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PREFACE.

Among the various means of instruction which we possess, there cannot be a doubt that book-reading occupies a prominent and important place, and to attain the effect desired, claims the serious attention of the teacher. In order that the pupil may be enabled to garner up the knowledge thence derived, the selections for reading should be made with a constant view to unity of purpose and arranged according to their natural order. The various subjects thus grouped and classified should be studied by the pupil in such a manner as to render him sensible of their necessary connection and, by constantly comparing them, to give him a faithful impression both of their relative value and of the whole composing this great variety of individual parts.

But unfortunately the reverse of this too often takes place. A multitude of unconnected facts, fortuitously gathered from desultory reading, jostle one another in the mind in chaotic confusion, and render the understanding turbid instead of enlightening it. To guide the pupil therefore in the selection of his readings is not less important than to teach him the laws of a language, by which he is enabled to arrive at the meaning of the words.

For the upper classes of schools so little has been done in this way that they have been compelled to have recourse to the complete works of modern English authors; thus occasioning a needless waste of time and trouble, the perfect and the imperfect models of style being studied without discrimination, and a far smaller portion of the richer treasures of English literature falling to the pupil's share than he might otherwise enjoy; his knowledge of English life, customs, manners and feeling is needlessly stinted; nor is he so well able to appreciate and to enter into such elements of thought and action as may be termed peculiarly English.

If the study of modern languages may lay claim to intrinsic value, and an honourable position in our educational establishments equal to that of the classic languages, they should be taught so as to impart, with the language, both the general information possessed by the respective people, and their history, which is always found embodied in their literature. The language of a people elucidates only one point of its existence, is inseparable from it, and becomes, as it were, the corporeal mind of the nation; whilst the various phases of that mind indicate the nation's history. Hence the teaching of a language imparts not the language alone, but-and this more particularly-furnishes the pupil with a key to the civilization, the social habits and the political organization of the people, all of which are most faithfully reflected in the national literature.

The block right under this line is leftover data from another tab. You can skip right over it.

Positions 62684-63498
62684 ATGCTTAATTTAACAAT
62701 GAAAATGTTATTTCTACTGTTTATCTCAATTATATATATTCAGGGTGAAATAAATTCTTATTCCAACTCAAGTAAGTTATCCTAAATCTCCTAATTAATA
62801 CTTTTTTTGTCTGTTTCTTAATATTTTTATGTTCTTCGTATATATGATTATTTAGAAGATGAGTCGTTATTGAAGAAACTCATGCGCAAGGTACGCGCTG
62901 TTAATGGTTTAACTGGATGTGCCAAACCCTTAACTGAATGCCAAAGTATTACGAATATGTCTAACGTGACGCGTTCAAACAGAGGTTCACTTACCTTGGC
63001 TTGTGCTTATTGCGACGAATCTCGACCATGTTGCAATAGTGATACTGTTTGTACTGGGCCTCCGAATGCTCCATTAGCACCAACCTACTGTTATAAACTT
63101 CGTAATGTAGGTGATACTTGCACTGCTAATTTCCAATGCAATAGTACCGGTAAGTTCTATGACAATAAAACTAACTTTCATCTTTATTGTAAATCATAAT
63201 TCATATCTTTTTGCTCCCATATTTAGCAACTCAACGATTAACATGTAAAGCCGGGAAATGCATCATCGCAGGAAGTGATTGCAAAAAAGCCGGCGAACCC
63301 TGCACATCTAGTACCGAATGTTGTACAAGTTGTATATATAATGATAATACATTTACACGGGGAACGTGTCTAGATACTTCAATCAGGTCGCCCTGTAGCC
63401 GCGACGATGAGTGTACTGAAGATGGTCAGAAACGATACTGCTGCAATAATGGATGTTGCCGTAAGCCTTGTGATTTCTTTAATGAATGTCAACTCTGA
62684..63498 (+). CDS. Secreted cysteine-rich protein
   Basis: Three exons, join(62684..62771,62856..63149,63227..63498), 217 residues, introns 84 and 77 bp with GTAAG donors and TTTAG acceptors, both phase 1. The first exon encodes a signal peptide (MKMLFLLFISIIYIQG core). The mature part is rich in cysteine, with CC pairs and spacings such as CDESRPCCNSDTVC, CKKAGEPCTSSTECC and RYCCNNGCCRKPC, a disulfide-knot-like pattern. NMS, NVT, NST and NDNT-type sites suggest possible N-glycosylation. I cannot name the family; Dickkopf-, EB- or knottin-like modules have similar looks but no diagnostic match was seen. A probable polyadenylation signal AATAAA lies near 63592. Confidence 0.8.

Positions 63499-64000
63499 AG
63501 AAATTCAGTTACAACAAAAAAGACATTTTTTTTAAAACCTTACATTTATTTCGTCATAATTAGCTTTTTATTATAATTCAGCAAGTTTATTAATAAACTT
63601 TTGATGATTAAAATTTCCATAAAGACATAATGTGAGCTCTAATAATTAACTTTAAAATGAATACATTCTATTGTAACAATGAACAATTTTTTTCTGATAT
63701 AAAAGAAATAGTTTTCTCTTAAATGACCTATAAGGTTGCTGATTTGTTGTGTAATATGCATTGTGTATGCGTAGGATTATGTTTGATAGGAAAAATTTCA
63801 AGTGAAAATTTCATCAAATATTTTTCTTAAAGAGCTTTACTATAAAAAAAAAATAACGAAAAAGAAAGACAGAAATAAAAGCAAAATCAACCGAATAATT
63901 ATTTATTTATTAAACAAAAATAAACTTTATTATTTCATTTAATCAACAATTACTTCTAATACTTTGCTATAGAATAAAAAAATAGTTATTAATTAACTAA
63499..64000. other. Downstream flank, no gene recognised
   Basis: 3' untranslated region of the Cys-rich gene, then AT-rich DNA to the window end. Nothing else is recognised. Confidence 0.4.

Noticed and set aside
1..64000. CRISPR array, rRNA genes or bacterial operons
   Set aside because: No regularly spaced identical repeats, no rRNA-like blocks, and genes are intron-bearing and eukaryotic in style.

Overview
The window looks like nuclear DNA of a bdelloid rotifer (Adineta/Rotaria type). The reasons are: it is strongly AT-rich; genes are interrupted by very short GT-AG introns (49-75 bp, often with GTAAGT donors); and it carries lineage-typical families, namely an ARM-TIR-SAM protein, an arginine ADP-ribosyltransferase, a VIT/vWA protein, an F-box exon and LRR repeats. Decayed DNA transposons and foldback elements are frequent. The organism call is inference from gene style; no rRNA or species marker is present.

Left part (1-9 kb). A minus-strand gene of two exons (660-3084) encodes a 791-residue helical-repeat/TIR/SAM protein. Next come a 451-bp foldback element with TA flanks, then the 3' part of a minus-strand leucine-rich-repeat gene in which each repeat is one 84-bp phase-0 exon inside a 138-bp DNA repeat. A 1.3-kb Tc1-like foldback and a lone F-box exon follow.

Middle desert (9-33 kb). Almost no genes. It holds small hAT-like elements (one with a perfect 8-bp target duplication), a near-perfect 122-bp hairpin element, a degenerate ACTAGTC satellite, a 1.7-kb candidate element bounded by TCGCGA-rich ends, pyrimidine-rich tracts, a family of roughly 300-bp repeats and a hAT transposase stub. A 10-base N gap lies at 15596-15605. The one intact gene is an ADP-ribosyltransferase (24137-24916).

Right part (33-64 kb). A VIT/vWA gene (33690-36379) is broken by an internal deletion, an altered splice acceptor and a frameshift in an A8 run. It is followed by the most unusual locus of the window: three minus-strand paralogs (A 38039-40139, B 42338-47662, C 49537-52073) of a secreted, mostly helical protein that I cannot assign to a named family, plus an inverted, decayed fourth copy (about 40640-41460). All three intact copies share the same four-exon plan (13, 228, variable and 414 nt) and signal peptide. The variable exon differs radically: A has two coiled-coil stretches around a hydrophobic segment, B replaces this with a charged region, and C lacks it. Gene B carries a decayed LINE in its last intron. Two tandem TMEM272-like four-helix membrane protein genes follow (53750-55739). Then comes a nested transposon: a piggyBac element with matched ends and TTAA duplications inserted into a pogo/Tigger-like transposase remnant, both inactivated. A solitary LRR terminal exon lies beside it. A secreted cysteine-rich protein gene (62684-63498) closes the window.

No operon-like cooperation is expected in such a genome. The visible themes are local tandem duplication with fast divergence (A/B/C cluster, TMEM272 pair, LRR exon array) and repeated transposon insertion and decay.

Herrig, British Auth,

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This national literature can only be taught in our schools by a method which will at once impart the material of which it consists, at least in its leading features. A mere abstract of reasoning would only lead to vague and fruitless speculation. We require a book that shall furnish us with the original true colours for the national picture, we must hear the orator deliver his harangue in the senate and on the platform, we must feel political parties grow hot in their controversy, we must watch the rural sport on the village green and listen to the country maiden's evening song; the rich and the poor, the powerful and the humble, the wise and good, as well as the low and scurrilous must pass before our eyes, each arrayed in his own dress and speaking his own language. Then we shall not only have learned words, rules of grammar and a literature, but we shall have comprehended the innermost being and spirit of a nation.

Encouraged by the advice of several friends I ventured, several years ago, to publish a class-book of English national literature for the students of our schools, in chronological order. By this method the gradual development of the English language and literature may be duly traced by the reader; whilst by subdivisions of the great historical periods, the different kinds of composition also are distinguished, showing the relative importance of individual writers in each period, as well as their full influence in the general field of literature; and I hope thus to have exhibited the matter in its clearest possible light and to have attained that degree of perfection so essentially desirable in our school-books.

The present complication, of course, affords no place for ancient English literature. It has been my object to give an historical organism of English literature, by pieces carefully selected and arranged in chronological order, so that all changes and peculiar features may readily be traced in the respective specimens. And where pieces were too long or tedious to be inserted at full length, I have selected such parts as were complete in themselves-taking care that the characteristics of the author, and of his time, should in each be duly preserved. I have felt compelled, in certain instances, to omit passages offensive in a moral point of view, in order to render the work as pure as I trust it will be found useful and promotive of the interest now so generally felt for the treasures of English literature.

It is in the very nature of a compilation like the present, that it should approach to perfection by degrees; we may remain true to one principle, and yet, when the store from which we select is so vast as that of the whole Literature of a nation, alterations may be made in innumerable instances without materially affecting the character of the work. In this new edition several improvements have been made. The work has been supplemented by a concise but tolerably complete historical outline of English literature; and some useful notes have been appended to the text.

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